A screening of Oscar-winning film Minari and subsequent panel discussion on Oct. 7, shed light on experiences of students of Asian descent.
“What does it mean to be a part of communities?” said panelist David Kim, MCAS ’23. “Like in the movie, a lot of people try to fit in, assimilate, but I feel like it looks different for everyone. The diverse experience of what it means to be a part of [the Korean] community, I think, is something more highlighted.”
Minari is a semi-autobiographical movie surrounding a Korean American family’s new move to rural Arkansas in the 1980s. They are seemingly worn by the hardships they faced when the parents, Jacob and Monica Yi, first settled in America. The film begins with the family moving from California to a mobile home in Arkansas in hopes of starting a Korean produce farm that would capitalize on the growing populations of Koreans immigrating to the United States.
The plot follows a family who, while struggling to make ends meet, maintains and expresses their Korean culture and heritage through some playful and tragic memories on the farm.
Director Lee Isaac Chung’s Minari is a display of resilience that is not isolated from the collective experiences of many Asian immigrant families. The film emphasizes key values of familial love, tolerance, and strength in adversity that represent an ideology that many immigrants share.
Prior to its screening, international studies assistant professor Ingu Hwang, theology associate professor and Director of International Studies Erik Owens, and English professor Christina Klein spoke briefly about the film’s importance within both the independent film industry and many Korean communities across the world.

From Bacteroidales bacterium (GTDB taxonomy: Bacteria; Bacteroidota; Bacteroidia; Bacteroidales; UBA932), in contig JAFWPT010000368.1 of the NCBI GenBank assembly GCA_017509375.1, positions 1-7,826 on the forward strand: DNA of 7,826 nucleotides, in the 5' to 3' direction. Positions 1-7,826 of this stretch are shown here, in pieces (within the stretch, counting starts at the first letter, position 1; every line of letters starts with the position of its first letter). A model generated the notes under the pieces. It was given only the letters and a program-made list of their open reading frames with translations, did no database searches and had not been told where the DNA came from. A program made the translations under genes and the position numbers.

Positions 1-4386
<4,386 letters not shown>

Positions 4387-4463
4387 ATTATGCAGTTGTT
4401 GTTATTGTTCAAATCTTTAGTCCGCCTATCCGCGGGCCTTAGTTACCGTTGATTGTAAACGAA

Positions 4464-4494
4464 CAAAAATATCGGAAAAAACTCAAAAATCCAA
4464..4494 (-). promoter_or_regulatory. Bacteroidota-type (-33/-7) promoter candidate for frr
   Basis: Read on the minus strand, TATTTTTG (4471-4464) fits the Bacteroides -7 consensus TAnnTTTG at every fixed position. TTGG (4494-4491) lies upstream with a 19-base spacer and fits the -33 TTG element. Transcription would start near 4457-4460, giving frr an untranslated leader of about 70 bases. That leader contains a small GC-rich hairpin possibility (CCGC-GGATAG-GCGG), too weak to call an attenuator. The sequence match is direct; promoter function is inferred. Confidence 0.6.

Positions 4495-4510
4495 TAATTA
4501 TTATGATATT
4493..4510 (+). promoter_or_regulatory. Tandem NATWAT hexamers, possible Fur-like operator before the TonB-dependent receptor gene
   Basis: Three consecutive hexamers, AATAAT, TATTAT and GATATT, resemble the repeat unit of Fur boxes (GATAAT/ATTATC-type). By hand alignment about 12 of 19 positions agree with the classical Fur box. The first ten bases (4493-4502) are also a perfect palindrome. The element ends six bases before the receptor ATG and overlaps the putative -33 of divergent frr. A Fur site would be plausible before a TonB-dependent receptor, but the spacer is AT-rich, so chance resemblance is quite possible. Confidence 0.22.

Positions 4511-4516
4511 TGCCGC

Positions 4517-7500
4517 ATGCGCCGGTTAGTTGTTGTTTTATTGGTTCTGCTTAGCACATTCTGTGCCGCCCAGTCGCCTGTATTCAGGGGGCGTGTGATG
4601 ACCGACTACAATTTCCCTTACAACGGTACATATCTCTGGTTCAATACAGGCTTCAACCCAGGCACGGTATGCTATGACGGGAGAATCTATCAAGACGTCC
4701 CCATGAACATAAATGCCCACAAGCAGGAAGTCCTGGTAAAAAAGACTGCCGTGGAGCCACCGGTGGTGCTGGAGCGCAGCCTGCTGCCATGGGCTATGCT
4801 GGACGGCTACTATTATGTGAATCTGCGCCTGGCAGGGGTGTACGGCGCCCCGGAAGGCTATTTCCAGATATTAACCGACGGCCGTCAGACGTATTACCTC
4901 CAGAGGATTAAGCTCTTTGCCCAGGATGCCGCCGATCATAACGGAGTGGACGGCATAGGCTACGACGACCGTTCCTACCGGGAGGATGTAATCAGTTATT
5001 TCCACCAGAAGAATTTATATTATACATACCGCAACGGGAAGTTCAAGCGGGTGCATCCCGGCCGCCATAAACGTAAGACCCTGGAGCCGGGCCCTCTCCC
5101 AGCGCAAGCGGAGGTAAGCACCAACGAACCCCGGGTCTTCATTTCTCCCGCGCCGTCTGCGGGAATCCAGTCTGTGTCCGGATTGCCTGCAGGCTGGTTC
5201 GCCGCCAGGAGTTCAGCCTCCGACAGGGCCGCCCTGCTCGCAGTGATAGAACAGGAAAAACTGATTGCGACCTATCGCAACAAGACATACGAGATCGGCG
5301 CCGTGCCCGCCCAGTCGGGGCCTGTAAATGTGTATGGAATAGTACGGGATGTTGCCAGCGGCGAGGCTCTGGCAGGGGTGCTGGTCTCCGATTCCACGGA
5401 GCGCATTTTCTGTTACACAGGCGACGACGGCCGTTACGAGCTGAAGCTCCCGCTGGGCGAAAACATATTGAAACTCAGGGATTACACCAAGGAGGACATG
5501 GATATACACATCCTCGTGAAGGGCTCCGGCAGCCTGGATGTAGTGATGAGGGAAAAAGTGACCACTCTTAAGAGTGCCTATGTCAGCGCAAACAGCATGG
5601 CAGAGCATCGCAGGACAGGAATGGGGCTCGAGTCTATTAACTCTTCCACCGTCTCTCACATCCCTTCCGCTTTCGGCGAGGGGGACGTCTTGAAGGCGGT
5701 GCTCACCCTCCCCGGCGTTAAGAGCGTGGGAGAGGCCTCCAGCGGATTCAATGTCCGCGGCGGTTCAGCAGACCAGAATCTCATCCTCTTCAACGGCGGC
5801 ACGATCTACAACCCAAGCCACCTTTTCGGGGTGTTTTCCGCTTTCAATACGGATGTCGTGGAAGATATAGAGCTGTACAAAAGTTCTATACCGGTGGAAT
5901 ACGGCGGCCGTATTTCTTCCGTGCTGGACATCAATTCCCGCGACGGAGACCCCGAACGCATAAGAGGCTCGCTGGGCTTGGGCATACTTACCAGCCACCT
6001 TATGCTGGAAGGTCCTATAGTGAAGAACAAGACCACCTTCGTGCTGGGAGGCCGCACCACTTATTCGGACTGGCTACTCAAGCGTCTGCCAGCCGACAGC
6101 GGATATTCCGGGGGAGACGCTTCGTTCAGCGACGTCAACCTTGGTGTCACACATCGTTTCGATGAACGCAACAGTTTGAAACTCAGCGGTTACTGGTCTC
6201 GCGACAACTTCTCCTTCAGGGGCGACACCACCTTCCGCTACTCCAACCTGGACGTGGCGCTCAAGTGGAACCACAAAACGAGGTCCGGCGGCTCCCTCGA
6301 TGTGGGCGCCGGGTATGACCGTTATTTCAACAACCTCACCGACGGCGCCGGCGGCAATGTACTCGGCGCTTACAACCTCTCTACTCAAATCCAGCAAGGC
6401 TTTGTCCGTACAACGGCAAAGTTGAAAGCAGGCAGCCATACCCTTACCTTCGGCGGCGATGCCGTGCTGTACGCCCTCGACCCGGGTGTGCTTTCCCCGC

“I think Minari is both a big film and a small film,” Klein said regarding the commercial success of Chung’s indie creation. “I think Minari is better understood as a small film … [and] cinematographer Lachlan Milne turned his budget constraints into a positive aesthetic style.”
Kijun You, the consulate general of the Republic of Korea in Boston, also spoke at the screening to reflect on the growing international attention of Korean culture, including its cuisine, music, and filmmaking.
“It is indeed truly inspiring to see that, overcoming language and cultural barriers, Korean films have been widely recognized by global audiences … the film feels familiar, and yet thought-provoking [and] challenging at the same time,” You said.
With the conclusion of the film’s screening, students from the audience were able to discuss in what ways the film spoke to them and the importance of portraying Asian American experiences in mainstream American society. Panelists Kim and Daisy Wong, both MCAS ’22, shared their experiences being raised in immigrant families, from the little mannerisms that their parents and grandparents possessed to the realization of the arduous sacrifices that their family made to give them a shot at a better life.
“I found [Minari] relat[ed] a lot to my own experiences,” Wong said. “The grandma [in the film] has a very fundamental role in the family. She instilled a sense of resilience in them,” Wong said
The screening helped students reflect on shining moments and memories within the greater hardships and struggles of Asian immigrant life in America.
“As the grandmother says in the movie, minari is a leafy vegetable known for being able to thrive in places where most other plants can’t,” You said. “I believe this may be seen as a parallel. A symbol of the fact that through history, Korean immigrants thrive even in the midst of the most arduous conditions. It is a symbol of hope, and a sense of courage.”
Featured Image by Leo Wang / Heights Staff